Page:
Diplomatic Language Changes: Semantics or Policy Shift?
There has been a story brewing for a while about seemingly subtle changes that have been appearing in the language of Canada’s foreign affairs documents and memos. These changes have not been generated by members of our diplomatic corps, but have in fact been the result of political directives from ministry staffers.
The changes seem minor at first glance. Terms like “gender equality” and “child soldiers” are to be replaced with “equality of men and women” and “children in armed conflict”. “International humanitarian law” is now simply “international law”, and the phrases “good governance,” “public diplomacy”, “human security” and “Responsibility to Protect” are to be stricken altogether.
Of course, diplomacy is all about language. Precise language. Language that has legal and political implications. And so this seemingly arbitrary attempt to change the language used by our diplomats and foreign service workers is being met with resistance.
Foreign Affairs Minister Lawrence Cannon insists that “it is up to the departments to execute the policies that the Canadian population supported and acknowledged by putting this government in place.” The problem is, there hasn’t actually been any public statement or debate in parliament or DFAIT position paper developed or any official communication to the international community that Canada will, for example, be retreating from our condemnation of the use of child soldiers, or standing against the notion of Responsibility to Protect.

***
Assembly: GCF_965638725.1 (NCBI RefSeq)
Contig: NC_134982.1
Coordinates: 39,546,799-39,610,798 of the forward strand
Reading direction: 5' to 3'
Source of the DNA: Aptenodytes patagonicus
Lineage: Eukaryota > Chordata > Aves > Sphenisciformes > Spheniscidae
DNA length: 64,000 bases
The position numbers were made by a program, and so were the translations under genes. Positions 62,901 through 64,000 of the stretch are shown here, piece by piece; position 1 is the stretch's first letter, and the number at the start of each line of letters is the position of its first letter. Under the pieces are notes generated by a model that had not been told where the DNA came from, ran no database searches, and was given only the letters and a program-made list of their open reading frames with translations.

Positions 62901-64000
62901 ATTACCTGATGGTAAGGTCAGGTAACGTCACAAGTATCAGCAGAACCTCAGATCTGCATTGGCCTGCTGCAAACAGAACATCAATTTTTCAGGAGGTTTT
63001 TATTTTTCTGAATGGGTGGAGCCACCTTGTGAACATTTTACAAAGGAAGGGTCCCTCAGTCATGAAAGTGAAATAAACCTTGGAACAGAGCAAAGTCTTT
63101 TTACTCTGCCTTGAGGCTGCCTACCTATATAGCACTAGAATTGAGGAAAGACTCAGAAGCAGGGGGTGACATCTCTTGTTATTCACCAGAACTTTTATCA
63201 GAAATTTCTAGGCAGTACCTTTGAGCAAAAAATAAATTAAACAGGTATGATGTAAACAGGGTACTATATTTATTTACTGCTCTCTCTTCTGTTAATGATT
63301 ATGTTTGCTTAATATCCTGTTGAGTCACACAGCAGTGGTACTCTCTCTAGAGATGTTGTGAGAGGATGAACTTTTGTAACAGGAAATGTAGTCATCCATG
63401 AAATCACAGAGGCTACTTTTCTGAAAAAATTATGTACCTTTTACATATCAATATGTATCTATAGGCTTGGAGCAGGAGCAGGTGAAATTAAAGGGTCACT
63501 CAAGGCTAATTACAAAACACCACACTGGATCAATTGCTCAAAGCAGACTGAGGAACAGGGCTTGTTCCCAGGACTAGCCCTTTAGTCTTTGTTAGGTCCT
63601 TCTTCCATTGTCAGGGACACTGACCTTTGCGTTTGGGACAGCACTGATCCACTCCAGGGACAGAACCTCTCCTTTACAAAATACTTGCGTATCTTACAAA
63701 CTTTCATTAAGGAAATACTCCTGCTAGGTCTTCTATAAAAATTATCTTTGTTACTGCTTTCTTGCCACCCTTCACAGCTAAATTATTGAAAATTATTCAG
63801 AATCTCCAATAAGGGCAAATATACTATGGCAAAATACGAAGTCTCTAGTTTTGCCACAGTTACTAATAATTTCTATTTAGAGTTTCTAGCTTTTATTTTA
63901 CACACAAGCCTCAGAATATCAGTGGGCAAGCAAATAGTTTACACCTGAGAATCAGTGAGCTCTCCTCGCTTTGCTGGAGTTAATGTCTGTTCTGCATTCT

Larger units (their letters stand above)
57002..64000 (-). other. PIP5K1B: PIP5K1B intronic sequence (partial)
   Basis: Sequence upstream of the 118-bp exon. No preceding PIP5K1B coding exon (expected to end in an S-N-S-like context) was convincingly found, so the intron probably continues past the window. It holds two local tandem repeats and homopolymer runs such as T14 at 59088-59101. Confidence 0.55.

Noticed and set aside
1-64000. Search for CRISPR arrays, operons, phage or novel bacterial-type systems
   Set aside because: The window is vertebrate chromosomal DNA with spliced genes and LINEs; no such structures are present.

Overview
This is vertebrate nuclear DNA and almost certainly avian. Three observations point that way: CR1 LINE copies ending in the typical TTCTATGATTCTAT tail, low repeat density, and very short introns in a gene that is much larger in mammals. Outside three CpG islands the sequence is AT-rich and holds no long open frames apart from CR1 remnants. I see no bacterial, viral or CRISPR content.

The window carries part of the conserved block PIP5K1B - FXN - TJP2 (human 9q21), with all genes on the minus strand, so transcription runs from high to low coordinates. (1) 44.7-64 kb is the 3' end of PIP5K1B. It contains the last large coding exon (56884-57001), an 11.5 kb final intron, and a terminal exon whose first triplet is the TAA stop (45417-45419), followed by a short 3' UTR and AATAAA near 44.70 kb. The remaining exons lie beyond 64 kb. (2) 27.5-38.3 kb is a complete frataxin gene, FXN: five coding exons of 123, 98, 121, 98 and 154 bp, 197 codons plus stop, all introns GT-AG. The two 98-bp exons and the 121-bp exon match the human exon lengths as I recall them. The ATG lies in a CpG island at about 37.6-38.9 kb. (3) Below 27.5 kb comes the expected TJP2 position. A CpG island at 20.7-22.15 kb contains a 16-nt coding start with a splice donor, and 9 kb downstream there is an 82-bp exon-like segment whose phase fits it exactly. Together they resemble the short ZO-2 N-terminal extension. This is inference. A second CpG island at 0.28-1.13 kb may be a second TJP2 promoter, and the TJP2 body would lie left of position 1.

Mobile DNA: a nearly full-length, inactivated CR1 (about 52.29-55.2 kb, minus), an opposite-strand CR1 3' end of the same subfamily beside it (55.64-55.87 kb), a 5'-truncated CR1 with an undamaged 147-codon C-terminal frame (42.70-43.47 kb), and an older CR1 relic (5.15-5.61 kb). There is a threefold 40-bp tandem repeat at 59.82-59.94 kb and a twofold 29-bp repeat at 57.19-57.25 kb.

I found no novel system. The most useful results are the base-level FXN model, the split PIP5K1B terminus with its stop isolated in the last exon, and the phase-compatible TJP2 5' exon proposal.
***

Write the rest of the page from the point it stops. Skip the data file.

The latter policy is a perfect example of why language is so important in these cases. ‘Responsibility to Protect’ (R2P) was originally adopted by the UN in 2005 as a way to hold states responsible for protecting their own citizens from genocide, ethnic cleansing, war crimes, etc. The policy is currently being debated and re-evaluated at the United Nations, a move instigated by their new president Miguel D’Escoto Brockmann. Several nations are beginning to question the implications of R2P on foreign policy and are trying to devise ways to prevent it from being used as an excuse for the larger powers to meddle or invade.
It’s a complex and nuanced issue, and the current UN debates underscore the necessity for Canada to craft well thought-out foreign policy positions that truly represent who we are as a nation. Instead, it appears that our government would prefer to make these complex issues disappear by simply hitting the ‘delete’ button, for reasons that seem to have more to do with political ideology than sound foreign policy.